In a study appearing in the July 19 issue of JAMA, Richard N. Rosenthal, M.D., of the Icahn School of Medicine at Mount Sinai, New York, and colleagues examined if 6-month subdermal buprenorphine implants maintained low to no illicit opioid use relative to daily sublingual (beneath the tongue) buprenorphine among currently stable opioid-dependent patients receiving buprenorphine maintenance treatment.
Opioid dependence is a growing public health concern in the United States, associated with spread of human immunodeficiency virus and hepatitis C and fatal over dose when left untreated. The effectiveness of treatment with the medication buprenorphine is limited by suboptimal adherence. In this study, 177 opioid-dependent patients with stable abstinence were randomly assigned to sublingual buprenorphine with placebo implants (n = 90) or buprenorphine implants with sublingual placebo (n = 87); 165 of 177 patients (93 percent) completed the trial.
Eighty-one of 84 (96 percent) receiving buprenorphine implants and 78 of 89 (88 percent) receiving sublingual buprenorphine were responders (? 4 of 6 months without opioid-positive urine test result [monthly and 4 times randomly] and self-report). Over 6 months, 72 of 84 (86 percent) receiving buprenorphine implants and 64 of 89 (72 percent) receiving sublingual buprenorphine maintained opioid abstinence. Non-implant-related and implant-related adverse events occurred in 48 percent and 23 percent of the buprenorphine implant group and in 53 percent and 13.5 percent of participants in the sublingual buprenorphine group, respectively.
"Buprenorphine is an effective treatment for opioid dependence; however, adherence to daily dosing for management of chronic disorders is challenging. An implantable buprenorphine delivery system reduces adherence issues and may improve efficacy," the authors write.
"Among adults with opioid dependence maintaining abstinence with a stable dose of sublingual buprenorphine, the use of buprenorphine implants compared with continued sublingual buprenorphine did not result in an inferior likelihood of remaining a responder. However, the study population had an exceptionally high response rate in the control group, and further studies are needed in broader populations to assess the efficacy in other settings."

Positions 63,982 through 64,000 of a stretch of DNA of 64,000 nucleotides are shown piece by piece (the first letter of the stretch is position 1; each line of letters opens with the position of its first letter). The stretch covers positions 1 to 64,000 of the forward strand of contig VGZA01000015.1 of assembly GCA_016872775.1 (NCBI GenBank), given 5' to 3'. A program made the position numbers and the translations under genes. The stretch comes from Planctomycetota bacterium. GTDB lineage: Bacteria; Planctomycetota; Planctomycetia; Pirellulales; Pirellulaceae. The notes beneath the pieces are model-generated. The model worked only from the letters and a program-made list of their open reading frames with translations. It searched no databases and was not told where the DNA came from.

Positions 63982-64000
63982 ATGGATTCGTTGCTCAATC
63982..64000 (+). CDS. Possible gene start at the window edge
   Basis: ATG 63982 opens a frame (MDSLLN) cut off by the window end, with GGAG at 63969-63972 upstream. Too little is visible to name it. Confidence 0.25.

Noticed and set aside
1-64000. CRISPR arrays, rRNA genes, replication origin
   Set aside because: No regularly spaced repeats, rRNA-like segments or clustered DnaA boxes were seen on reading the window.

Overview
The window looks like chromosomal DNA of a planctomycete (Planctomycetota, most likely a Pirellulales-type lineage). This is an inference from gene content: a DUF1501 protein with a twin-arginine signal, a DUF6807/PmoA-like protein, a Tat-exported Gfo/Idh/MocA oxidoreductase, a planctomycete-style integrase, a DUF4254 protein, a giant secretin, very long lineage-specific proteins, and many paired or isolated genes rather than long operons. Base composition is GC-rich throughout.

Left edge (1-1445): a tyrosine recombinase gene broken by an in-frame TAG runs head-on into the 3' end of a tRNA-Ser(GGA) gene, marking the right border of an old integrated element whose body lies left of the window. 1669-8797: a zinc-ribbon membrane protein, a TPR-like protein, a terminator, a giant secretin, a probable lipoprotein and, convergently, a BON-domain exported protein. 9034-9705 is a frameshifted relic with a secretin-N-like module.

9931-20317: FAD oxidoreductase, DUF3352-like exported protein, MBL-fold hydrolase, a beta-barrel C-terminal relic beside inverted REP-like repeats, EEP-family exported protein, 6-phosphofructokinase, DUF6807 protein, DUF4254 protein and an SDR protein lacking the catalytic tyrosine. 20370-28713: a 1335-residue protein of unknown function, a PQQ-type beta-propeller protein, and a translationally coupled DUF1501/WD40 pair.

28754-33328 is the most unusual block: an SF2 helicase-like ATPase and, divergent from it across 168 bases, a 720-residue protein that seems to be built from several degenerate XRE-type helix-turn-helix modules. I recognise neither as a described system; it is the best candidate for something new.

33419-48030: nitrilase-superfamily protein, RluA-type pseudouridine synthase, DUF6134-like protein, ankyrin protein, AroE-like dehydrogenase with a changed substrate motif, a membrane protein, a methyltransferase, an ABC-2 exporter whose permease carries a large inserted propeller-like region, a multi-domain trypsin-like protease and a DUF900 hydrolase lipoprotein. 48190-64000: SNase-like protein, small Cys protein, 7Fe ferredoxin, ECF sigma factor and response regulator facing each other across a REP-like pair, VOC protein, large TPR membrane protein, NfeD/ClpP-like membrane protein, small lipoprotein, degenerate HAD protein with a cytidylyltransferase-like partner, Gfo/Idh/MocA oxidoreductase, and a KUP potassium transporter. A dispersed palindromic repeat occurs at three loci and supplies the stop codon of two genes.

(doi:10.1001/jama.2016.9382; the study is available pre-embargo at the For the Media website)
Editor's Note: This study was funded by Braeburn Pharmaceuticals. Please see the article for additional information, including other authors, author contributions and affiliations, financial disclosures, etc.
Editorial: Improving Outcomes for Persons With Opioid Use Disorders
"This novel implant system may help buttress patients' decision-making deficits that are a core component of the addiction by making these lifesaving medication adherence decisions far more infrequent," write Wilson M. Compton, M.D., M.P.E., and Nora D. Volkow, M.D., of the National Institute on Drug Abuse, Bethesda, Md., in an accompanying editorial.
"However, buprenorphine implants are currently approved by the U.S. Food and Drug Administration for only up to 1 year of treatment for a subgroup of patients who have already achieved and sustained prolonged clinical stability while receiving low to moderate doses of oral transmucosal buprenorphine, a caveat clearly stated in the product label. Even so, this novel approach to delivering care may open up treatment for new, previously difficult-to-reach populations or for those in the criminal justice system. Although further research is needed to determine which populations would benefit the most from these new formulations, the potential of these agents to have a positive role in the current opioid crisis is undeniable."
(doi:10.1001/jama.2016.8897; the editorial is available pre-embargo at the For the Media website)
Editor's Note: The authors have completed and submitted the ICMJE Form for Disclosure of Potential Conflicts of Interest. Dr. Compton reports stock ownership in Pfizer, General Electric, and 3M. No other disclosures were reported.
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